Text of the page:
08 September 2010

Two wheels good ...

A couple of weeks ago, I took my first ride on one of the hire bikes in London. (They're often called "Boris Bikes" but can't we anticipate the next mayoral election and call them "Oona Cycles" instead?) It was just a short ride, from Waterloo to Pimlico, on a heavy bike, but in that half hour I rediscovered the joy of cycling. Which is simply this: every so often, you get to freewheel down a hill with the wind blowing through your scalp. And there's that sense of freedom, much more than you get in a car: the ability to venture down any sidestreet and discover something you've never seen before.

It was obvious I was going to get a bike of my own before too long, and today was that day. Just around the corner from me, there's a long-established bike shop astonishingly still thriving, it seems, as a family business, with a website you could consider as charming or amateurish according to your taste.

But you just know it's the kind of place you can go to and say Tell me what kind of bike should I buy? and they'll sort it out.

I knew I wanted a folding bike. Actually, that had been a hard decision. Folding bikes are always compromises. But when I last had a bike, it got to be quite a nuisance, dragging it though the house to the backyard. And obviously the key advantage of a foldie is that you can easily take it on a train or put it in the car. When I last had a bike, I didn't seem to mind cycling through miles of suburb to reach country lanes. I don't think I want to do that now. I also wanted a rack: this bike has to get me to shops and back, cutting out unnecessary car trips.

I had looked at the charming/amateurish website and seen that Dahon seemed a decent brand. This morning, I got a letter confirming that my mortgage endowment, which will mature next month, will give me a tasty cashback, so I felt rich and went to the shop.

The brilliant assistant listened to my requirements, and then said that a Ridgeback Envoy was essentially a Dahon machine assembled by Ridgeback, and was £40 cheaper. And although I guess Dahon is a cooler name than Ridgeback (which I associate with dodgy mountain bikes and hybrids) I couldn't see any reason to go for the more expensive option.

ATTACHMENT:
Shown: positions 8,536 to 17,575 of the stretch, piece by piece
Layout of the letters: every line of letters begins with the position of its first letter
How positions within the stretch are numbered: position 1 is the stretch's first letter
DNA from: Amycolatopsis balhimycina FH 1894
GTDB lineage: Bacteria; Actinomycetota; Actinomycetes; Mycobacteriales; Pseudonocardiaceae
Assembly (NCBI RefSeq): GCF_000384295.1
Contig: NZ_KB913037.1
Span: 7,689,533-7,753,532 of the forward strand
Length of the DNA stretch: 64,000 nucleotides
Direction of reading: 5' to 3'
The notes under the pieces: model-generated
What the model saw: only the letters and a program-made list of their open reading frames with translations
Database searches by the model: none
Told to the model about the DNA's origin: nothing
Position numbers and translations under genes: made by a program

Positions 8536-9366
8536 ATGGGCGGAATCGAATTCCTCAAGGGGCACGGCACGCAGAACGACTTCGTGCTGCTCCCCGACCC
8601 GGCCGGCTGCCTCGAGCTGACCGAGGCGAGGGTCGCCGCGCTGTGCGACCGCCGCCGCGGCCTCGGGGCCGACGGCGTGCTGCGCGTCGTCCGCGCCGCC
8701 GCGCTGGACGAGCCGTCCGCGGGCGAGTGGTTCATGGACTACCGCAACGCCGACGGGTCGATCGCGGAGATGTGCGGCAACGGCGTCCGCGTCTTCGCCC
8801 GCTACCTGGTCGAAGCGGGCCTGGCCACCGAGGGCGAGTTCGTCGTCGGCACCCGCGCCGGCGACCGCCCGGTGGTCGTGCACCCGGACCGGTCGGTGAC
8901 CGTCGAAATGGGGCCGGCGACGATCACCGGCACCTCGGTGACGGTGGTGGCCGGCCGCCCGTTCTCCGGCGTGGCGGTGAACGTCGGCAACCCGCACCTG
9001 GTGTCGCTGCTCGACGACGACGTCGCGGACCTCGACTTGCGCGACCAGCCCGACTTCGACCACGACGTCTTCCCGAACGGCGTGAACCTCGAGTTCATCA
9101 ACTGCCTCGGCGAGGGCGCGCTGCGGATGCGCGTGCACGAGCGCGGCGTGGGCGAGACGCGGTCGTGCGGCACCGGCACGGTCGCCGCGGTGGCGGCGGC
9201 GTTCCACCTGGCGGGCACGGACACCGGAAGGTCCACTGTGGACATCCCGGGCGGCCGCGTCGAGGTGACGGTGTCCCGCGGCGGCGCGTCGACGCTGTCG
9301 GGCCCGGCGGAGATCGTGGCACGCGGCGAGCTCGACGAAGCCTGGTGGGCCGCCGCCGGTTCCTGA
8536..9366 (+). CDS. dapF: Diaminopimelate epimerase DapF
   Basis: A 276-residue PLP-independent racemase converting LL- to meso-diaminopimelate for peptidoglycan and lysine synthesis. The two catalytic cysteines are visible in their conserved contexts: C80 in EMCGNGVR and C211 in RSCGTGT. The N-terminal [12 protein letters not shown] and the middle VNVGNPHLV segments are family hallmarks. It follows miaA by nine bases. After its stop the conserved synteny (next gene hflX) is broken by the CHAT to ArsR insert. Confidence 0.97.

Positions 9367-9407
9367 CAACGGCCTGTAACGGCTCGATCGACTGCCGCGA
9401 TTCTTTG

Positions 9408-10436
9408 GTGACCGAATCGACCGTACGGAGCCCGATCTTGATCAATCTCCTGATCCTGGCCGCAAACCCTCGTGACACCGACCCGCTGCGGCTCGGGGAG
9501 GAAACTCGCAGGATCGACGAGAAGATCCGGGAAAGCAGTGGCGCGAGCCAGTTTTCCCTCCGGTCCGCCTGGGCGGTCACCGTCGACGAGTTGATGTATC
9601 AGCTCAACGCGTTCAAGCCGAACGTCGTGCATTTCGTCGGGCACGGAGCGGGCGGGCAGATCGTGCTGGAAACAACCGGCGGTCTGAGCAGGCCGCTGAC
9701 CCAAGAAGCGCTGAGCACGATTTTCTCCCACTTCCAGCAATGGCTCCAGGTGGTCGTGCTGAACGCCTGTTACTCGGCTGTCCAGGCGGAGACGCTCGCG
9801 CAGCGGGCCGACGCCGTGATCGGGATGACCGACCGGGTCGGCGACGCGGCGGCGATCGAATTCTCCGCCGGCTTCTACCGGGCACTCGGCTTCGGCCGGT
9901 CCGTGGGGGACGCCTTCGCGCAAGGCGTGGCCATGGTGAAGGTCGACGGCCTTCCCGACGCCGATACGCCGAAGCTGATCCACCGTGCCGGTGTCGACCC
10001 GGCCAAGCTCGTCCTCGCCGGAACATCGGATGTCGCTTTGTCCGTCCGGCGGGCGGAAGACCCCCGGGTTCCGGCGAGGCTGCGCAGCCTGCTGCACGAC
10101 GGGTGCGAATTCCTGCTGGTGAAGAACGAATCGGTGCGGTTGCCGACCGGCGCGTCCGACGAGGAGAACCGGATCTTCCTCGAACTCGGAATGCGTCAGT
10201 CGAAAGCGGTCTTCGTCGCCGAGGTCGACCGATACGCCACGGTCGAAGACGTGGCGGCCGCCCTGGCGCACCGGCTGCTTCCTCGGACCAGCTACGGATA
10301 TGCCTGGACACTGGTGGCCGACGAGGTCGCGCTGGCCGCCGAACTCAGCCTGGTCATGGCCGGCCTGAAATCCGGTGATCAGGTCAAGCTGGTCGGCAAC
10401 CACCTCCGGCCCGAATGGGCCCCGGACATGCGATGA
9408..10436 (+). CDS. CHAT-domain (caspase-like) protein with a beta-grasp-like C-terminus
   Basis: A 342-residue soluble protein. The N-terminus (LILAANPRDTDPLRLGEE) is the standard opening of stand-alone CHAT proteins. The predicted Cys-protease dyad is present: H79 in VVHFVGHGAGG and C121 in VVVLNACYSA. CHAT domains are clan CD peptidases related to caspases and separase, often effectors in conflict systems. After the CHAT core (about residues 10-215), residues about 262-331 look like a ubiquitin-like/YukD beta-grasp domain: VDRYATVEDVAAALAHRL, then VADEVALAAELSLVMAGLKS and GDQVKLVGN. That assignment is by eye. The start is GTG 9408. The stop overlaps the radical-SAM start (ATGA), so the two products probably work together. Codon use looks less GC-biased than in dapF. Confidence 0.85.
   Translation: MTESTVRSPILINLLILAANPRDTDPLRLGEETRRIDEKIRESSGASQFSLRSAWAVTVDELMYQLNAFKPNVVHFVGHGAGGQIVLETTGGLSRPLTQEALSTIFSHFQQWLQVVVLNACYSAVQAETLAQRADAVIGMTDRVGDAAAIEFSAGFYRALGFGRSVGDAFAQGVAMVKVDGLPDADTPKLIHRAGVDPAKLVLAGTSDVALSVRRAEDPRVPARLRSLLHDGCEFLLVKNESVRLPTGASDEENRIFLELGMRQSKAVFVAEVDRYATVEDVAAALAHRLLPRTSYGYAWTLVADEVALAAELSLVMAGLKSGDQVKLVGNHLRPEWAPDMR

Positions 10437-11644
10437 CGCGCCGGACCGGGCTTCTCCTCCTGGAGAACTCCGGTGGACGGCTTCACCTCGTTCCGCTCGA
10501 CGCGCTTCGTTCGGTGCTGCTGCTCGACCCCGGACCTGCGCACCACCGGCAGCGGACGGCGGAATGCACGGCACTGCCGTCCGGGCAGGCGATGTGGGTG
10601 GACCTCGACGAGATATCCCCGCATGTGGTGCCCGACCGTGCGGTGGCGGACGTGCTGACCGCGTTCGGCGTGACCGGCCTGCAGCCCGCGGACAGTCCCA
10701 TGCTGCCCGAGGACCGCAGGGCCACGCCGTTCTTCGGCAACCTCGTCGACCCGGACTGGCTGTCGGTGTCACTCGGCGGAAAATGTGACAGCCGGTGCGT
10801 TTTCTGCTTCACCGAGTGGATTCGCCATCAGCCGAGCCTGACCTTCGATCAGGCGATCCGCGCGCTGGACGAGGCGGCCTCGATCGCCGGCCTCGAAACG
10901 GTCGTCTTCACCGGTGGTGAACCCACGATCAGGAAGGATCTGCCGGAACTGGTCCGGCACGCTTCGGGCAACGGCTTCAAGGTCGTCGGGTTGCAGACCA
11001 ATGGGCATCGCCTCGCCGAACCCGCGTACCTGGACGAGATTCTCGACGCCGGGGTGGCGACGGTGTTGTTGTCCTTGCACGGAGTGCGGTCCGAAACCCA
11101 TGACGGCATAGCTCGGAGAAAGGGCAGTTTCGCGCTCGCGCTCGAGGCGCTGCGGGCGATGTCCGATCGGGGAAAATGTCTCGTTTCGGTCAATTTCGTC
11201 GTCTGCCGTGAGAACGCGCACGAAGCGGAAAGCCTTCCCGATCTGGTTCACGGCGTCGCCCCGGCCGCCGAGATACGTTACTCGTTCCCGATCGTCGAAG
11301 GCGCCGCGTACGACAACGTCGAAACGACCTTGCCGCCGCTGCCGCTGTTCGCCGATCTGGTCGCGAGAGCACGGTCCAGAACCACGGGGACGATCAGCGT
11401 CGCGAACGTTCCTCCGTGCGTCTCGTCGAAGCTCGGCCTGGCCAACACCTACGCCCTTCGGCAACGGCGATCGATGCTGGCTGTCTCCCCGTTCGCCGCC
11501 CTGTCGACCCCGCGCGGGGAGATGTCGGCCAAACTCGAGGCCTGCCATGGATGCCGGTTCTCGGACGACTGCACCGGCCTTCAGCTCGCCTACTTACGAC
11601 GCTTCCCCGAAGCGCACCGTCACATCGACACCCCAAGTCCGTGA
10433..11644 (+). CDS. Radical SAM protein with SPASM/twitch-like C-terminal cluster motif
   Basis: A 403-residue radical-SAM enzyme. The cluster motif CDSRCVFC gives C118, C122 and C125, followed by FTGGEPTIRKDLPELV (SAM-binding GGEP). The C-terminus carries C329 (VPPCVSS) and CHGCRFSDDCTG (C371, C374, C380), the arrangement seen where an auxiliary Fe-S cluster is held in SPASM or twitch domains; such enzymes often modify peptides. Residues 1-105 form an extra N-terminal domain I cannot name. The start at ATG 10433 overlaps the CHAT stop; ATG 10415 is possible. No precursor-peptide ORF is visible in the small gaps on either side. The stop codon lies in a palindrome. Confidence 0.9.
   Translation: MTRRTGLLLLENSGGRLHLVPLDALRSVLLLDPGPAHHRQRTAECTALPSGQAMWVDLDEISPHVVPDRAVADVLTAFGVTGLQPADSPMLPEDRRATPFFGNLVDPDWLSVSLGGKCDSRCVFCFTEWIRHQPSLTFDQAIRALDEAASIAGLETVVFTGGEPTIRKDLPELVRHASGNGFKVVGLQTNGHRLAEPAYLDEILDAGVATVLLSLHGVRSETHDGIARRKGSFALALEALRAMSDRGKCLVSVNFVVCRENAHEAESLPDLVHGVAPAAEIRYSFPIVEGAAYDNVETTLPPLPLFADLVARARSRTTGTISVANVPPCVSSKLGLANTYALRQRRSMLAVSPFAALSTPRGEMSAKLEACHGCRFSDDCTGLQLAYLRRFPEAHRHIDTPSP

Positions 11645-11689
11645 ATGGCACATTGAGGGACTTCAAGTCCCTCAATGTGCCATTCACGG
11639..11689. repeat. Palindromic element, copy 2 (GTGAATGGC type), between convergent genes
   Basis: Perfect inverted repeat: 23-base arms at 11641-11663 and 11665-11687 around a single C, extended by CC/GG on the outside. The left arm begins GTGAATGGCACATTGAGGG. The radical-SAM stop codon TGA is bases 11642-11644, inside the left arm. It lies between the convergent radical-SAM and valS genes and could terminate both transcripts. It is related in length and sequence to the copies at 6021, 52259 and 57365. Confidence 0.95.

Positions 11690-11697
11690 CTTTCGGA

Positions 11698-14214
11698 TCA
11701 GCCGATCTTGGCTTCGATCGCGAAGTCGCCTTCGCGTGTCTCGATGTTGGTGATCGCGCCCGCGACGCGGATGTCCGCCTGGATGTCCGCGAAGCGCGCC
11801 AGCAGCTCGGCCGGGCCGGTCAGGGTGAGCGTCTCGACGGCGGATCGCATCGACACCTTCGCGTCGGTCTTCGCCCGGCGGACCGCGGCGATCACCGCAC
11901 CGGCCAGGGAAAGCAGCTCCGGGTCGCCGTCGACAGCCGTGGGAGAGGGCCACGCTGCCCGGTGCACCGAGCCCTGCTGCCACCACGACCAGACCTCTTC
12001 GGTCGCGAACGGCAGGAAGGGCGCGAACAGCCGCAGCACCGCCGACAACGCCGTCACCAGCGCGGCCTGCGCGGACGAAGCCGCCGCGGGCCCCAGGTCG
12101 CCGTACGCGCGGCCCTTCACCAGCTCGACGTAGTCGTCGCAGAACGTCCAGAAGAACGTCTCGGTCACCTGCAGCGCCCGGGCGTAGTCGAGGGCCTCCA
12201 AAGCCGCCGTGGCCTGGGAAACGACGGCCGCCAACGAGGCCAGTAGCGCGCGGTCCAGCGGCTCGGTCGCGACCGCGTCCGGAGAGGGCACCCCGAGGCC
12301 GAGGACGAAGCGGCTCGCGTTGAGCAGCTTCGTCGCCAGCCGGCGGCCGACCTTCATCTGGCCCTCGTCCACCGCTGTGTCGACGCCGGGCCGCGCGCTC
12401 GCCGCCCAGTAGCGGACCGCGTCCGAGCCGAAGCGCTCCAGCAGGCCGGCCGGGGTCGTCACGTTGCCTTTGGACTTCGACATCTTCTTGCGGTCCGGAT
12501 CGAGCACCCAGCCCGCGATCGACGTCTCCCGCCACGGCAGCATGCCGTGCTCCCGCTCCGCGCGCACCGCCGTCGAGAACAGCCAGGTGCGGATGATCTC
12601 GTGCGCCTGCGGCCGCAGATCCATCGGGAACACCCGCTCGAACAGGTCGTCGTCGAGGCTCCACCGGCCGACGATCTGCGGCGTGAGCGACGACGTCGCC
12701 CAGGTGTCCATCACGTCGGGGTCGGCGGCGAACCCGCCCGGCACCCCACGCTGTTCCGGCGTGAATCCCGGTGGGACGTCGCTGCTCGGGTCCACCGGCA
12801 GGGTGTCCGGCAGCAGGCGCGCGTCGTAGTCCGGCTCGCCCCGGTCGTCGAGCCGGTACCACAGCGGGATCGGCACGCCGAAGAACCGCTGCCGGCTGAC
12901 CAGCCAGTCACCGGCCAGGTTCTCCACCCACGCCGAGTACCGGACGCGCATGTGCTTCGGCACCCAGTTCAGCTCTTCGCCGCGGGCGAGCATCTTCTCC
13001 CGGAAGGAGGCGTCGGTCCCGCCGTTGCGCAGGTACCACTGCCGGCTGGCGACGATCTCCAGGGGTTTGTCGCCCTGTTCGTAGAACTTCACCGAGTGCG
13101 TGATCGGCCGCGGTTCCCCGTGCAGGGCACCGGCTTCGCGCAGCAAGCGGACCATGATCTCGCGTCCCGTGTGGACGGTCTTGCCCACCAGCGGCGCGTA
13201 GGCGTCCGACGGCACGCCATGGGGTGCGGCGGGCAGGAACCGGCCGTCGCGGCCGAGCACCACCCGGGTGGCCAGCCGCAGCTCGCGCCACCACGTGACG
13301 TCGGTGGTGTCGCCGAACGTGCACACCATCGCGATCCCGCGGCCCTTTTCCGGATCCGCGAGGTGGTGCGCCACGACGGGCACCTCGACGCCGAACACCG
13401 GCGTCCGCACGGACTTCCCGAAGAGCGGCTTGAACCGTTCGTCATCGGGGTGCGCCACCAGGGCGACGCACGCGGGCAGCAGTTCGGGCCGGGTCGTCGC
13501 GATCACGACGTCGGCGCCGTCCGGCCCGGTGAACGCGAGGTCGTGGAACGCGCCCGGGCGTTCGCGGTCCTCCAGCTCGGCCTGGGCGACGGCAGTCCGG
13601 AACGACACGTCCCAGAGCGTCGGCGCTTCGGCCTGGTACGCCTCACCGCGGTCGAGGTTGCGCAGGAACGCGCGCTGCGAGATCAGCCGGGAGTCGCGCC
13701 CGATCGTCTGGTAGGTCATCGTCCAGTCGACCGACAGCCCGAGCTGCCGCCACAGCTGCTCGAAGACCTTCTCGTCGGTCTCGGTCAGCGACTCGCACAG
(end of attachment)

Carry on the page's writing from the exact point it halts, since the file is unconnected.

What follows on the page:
Final good omen: while I was in the shop my neighbour Steve, with whom I forged a bond when he was painting my kitchen and I discovered he's an addick, came in; turns out he's working there three days a week. 

I had expected to have to order a bike, but they had it in stock. I had expected to have to wait a day for it to be assembled and checked out, but they did it while I waited. Within an hour, I left the shop £500 lighter but with a bike, lights, helmet and lock - all I need to get started.

I was shaking with excitement when I got home! (I had wheeled the bike back, so trembly was I.) I had to calm myself down by eating (well, it was lunchtime). At 3pm I went for my first ride on a bike of my own for maybe, at least, 15 years.

Catford is a flat area, which is fortunate. The few small hills I climbed were a real challenge to my unaccustomed muscles. So I did little more than cycle down to the local Sainsbury's and back. Yes, it was fun, but harder than I'd expected. I'd never have got so sweaty 15 or was it more years ago. But I know it'll get easier.

It's a mad time of year to buy a bike. Just after I got in, the sky darkened and it poured down for an hour. But it's a good time of life to buy a bike. I don't need to cycle at all, so I can choose my times. In half an hour on a train I can be in the North Downs, or better still beyond them, in the cyclist-friendlier Weald.

Everything's great, then? Not quite. In my time in the bike shop I fell in love again with bicycle parts. This is a strange perversion, but it hits lots of people. Once you've got a bike, there's always modifications you can make, something you can change. Slippier tyres, a sexier saddle. I can see myself being drawn into that, and by next spring, if I haven't bought a lighter, whippier bike, I'll be quite surprised.

But yeah, right now, everything's great.


Dave said...

Call me a cynic but they shop assistant recommended a similar bike to the one you had your eye on, and they happened to have it in stock! Amazing. Glad to hear you are cycling irrespective of the bike.

Brian said...

Oh you cynic! In fact, they also had a Dahon in stock, and I'm such an innocent he could easily have told me it was welded with magic go-faster dust so was worth the extra forty quid ...